TIME remembrance

Memories of Mork: Robin Williams, RIP

Robin Williams 1978
ABC/AP

To the kids who watched him in his first defining role, Williams proved that weirdness wasn't just O.K. — it was amazing

Robin Williams, of course, didn’t belong to me alone. At the peak of Mork & Mindy’s success — when he made the cover of TIME his first season — over 60 million people watched it every week. (A No. 1 show today is lucky to get a third that many viewers.) But when I was a kid, raised on a steady diet of ABC sitcoms, he was the first TV star who felt like mine — the first one who amazed me, who connected with me, who I genuinely liked, rather than simply liked to laugh at. Williams, who died Monday at age 63, had that gift, the ability to be staggeringly gifted yet connect on your level, to do things it seemed no human comic could do, and yet feel as if he were doing them for you.

Again: I was nothing special in that respect. Kids loved Mork, the crazy alien on Boulder, Colo., and loved Williams as Mork. He was a man and a kid, buoyant, rubber-faced, an endless gusher of playful invention. That superhuman ability to riff and improvise was what led Garry Marshall to first cast him in an episode of Happy Days, home of Fonzie, whose 1950s characters and catchphrases were already enshrined on our lunchboxes. (Aaaaaaayyyy!) Soon enough Marshall had the sense to give Williams his own spinoff — time-jumped to present-day 1978 — to crank him up and let him run with his improvisations.

Like any American child, I loved the Fonz. But the Fonz was a grownup, with his motorcycles and dates with triplets. Mork, who soon got his spinoff in 1978, was something else: an adult, and a kid, and a magical being. He was a grown man who looked at our world with the delighted surprise of a baby. (He was also, of course, channeling ideas from the adult comedic counterculture at the time, but all my classmates and I heard then was the funny voices.)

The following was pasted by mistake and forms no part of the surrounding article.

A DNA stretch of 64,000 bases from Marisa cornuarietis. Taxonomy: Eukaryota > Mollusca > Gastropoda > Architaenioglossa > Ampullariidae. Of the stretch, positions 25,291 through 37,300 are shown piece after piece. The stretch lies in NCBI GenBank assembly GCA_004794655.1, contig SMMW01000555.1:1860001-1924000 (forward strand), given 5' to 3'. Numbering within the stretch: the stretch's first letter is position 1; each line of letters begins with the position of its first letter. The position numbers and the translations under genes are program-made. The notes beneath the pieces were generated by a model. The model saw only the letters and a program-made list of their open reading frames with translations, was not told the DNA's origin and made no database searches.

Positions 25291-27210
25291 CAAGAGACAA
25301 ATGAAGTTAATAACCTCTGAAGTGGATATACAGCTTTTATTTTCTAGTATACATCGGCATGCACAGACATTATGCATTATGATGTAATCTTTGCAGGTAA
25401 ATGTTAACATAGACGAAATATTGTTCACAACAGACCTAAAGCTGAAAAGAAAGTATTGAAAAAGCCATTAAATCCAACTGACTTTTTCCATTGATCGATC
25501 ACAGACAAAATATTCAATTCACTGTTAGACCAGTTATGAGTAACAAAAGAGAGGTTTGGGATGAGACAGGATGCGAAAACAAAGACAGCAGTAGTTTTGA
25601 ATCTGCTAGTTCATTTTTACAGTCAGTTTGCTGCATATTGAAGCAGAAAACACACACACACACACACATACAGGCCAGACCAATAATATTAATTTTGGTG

The Fonz was cool. Mork was weird — popping-out-of-an-egg, rainbow-suspenders, scat-riffing-about-the-Shah-of-Iran weird. And he communicated an idea that I hadn’t seen in noncartoon pop culture before then: that weirdness was O.K. No, it was great. It was energy. It opened up worlds.

This being the ’70s, Mork had his own catchphrase — Nanu nanu! — but what was captivating about Williams was that you didn’t know what would come out of his mouth. In the classic episode, “Mork’s Mixed Emotions,” he begins by describing a dream he had to Pam Dawber’s Mindy, his roommate and later his love: he becomes a one-man comedy troupe, lurching from confusion to anger to jealousy, arguing with himself in multiple voices and slapping himself in the face, finally becoming Mindy herself. In that first season, Williams was making a rich-for-the-time $15,000 an episode, but it was a bargain: his producers were getting a package deal.

One of the premises set early on in Mork & Mindy was that Mork had no emotions. He didn’t fool any of us for a second. His clipped alien-speak notwithstanding, Williams played him as all emotion: delight, confusion, warmth, amazement, glee. His emotions cascaded over him, and he struggled to wrestle and understand them — which, of course, was another thing kids identified with in him. When Mork began to fall in love with Mindy, he was the only one surprised that he had it in him. As he would eventually report back to his alien mentor Orson, “Love doesn’t make sense. That’s why Earthlings think it’s so wonderful.”

I am, I realize, sketching only a tiny corner of the career that Williams made for himself. But it was that performance as space-alien Mork — more human than any of us, Orkan though he was — that made me, and millions of others, feel like he belonged to us, even as he belonged to the universe. RIP.

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